by Tom Burghardt
Global Research, November 9, 2008
Federal Computer Week reports that Charles Allen, DHS’ Undersecretary for Intelligence and Analysis, told the 5th annual GEOINT Symposium on geospatial intelligence in Nashville late last month that, “DHS’ imagery requirements are significantly greater, in number and scope, than they were at the department’s creation, and will continue to grow at an accelerating rate as the department’s mission-space evolves.”
Indeed during Hurricane Ike, U.S. Customs and Border Protection for the first time flew the Predator B unmanned aerial vehicle in “support of the Federal Emergency Management Agency’s relief efforts,” the insider tech publication reported.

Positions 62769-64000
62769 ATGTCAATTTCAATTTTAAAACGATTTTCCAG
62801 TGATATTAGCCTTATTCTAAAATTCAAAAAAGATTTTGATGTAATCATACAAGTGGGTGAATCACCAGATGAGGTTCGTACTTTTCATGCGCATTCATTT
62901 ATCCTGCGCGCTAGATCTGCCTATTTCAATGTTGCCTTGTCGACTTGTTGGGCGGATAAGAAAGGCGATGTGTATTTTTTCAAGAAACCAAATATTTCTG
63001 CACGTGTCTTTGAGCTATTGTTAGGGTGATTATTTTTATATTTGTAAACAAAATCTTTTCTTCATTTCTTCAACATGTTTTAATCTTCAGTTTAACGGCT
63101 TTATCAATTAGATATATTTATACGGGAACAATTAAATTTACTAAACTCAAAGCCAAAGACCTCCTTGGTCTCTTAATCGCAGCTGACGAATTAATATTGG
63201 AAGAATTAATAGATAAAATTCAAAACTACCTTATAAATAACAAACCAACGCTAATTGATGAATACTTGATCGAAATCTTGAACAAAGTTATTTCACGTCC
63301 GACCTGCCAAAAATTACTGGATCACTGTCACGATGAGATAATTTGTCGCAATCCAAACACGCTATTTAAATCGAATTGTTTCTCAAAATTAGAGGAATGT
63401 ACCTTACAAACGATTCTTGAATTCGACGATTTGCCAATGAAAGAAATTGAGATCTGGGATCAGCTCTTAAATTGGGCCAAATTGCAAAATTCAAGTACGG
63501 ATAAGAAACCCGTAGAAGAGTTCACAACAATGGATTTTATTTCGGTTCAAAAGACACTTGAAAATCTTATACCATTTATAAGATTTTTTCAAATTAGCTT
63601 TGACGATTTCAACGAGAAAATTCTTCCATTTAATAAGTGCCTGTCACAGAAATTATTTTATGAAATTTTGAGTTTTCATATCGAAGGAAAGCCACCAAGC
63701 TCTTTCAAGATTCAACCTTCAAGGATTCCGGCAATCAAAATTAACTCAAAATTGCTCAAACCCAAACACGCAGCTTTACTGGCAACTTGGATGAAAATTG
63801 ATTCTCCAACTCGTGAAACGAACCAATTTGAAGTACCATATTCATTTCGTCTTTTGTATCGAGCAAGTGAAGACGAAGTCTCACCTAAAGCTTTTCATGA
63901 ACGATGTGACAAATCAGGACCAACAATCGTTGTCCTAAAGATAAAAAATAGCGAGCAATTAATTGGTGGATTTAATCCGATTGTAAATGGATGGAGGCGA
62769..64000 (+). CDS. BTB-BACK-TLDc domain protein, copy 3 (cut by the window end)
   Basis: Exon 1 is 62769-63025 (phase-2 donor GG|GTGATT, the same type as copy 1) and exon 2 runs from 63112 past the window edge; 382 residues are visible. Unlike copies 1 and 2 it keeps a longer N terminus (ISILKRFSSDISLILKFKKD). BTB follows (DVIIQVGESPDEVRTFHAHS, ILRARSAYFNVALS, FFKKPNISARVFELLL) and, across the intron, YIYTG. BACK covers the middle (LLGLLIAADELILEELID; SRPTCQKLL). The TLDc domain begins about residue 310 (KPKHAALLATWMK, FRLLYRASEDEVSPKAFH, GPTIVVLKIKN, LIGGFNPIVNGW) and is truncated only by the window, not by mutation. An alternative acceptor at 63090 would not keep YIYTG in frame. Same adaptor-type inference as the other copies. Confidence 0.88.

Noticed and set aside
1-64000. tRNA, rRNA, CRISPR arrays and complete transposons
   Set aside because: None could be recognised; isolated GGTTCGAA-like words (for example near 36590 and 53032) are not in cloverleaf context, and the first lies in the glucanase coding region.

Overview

As readers are well aware, the Predator B carries out “targeted assassinations” of “terrorist suspects” across Afghanistan, Iraq and Pakistan. The deployment of the robotic killing machines in the United States for “disaster management” is troubling to say the least and a harbinger of things to come.
Despite objections by Congress and civil liberties groups DHS, in close collaboration with the ultra-spooky National Reconnaissance Office (NRO), the agency that develops and maintains America’s fleet of military spy satellites, and the National Geospatial-Intelligence Agency (NGA) that analyzes military imagery and generates mapping tools, are proceeding with the first phase of the controversial domestic spying program.
NAO will coordinate how domestic law enforcement and “disaster relief” agencies such as FEMA will use satellite imagery intelligence (IMINT) generated by military spy satellites. As I wrote earlier this year, unlike commercial satellites, their military cousins are far more flexible, have greater resolution and therefore possess more power to monitor human activity.